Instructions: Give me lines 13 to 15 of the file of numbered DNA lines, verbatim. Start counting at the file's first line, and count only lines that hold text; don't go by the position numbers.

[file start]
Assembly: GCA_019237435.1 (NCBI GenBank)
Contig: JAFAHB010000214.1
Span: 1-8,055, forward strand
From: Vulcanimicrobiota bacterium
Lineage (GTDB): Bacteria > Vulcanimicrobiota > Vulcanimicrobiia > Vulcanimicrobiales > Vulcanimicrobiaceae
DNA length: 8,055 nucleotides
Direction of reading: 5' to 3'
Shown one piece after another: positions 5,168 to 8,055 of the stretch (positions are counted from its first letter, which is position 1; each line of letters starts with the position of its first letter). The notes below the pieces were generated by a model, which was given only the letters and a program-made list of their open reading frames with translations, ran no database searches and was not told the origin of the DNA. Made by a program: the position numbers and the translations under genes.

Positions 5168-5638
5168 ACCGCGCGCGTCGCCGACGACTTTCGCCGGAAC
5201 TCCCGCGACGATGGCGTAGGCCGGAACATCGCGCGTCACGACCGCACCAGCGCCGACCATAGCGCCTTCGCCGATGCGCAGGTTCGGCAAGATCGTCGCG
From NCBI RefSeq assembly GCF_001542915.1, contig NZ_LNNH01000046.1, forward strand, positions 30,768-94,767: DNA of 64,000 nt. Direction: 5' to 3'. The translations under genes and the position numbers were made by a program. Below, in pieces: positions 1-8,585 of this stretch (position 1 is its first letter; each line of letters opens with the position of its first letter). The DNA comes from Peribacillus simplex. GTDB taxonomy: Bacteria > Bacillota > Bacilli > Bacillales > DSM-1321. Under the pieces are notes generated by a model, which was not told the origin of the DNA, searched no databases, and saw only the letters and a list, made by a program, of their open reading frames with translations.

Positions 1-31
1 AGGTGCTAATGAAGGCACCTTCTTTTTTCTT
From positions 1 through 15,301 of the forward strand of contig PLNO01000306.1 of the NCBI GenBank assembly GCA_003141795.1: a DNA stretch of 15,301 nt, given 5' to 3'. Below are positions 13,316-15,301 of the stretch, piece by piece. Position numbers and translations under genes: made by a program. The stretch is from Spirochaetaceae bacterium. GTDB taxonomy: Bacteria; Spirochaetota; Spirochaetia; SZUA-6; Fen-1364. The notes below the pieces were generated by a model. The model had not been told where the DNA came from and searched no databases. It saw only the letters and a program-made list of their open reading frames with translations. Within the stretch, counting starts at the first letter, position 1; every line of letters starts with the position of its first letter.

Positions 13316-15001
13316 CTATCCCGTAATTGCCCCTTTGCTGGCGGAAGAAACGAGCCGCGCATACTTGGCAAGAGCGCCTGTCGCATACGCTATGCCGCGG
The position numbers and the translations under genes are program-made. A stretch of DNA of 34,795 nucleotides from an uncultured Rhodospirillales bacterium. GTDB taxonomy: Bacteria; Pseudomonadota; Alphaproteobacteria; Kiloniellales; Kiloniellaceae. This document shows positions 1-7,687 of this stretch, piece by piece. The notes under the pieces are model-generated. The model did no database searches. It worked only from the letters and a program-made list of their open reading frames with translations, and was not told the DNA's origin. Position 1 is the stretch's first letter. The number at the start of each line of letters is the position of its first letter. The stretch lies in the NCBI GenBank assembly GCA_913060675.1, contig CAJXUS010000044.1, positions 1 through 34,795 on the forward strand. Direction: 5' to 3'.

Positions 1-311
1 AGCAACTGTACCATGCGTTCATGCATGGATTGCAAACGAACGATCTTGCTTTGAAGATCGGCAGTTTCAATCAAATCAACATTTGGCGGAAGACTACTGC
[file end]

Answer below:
Positions 1-31
1 AGGTGCTAATGAAGGCACCTTCTTTTTTCTT
From positions 1 through 15,301 of the forward strand of contig PLNO01000306.1 of the NCBI GenBank assembly GCA_003141795.1: a DNA stretch of 15,301 nt, given 5' to 3'. Below are positions 13,316-15,301 of the stretch, piece by piece. Position numbers and translations under genes: made by a program. The stretch is from Spirochaetaceae bacterium. GTDB taxonomy: Bacteria; Spirochaetota; Spirochaetia; SZUA-6; Fen-1364. The notes below the pieces were generated by a model. The model had not been told where the DNA came from and searched no databases. It saw only the letters and a program-made list of their open reading frames with translations. Within the stretch, counting starts at the first letter, position 1; every line of letters starts with the position of its first letter.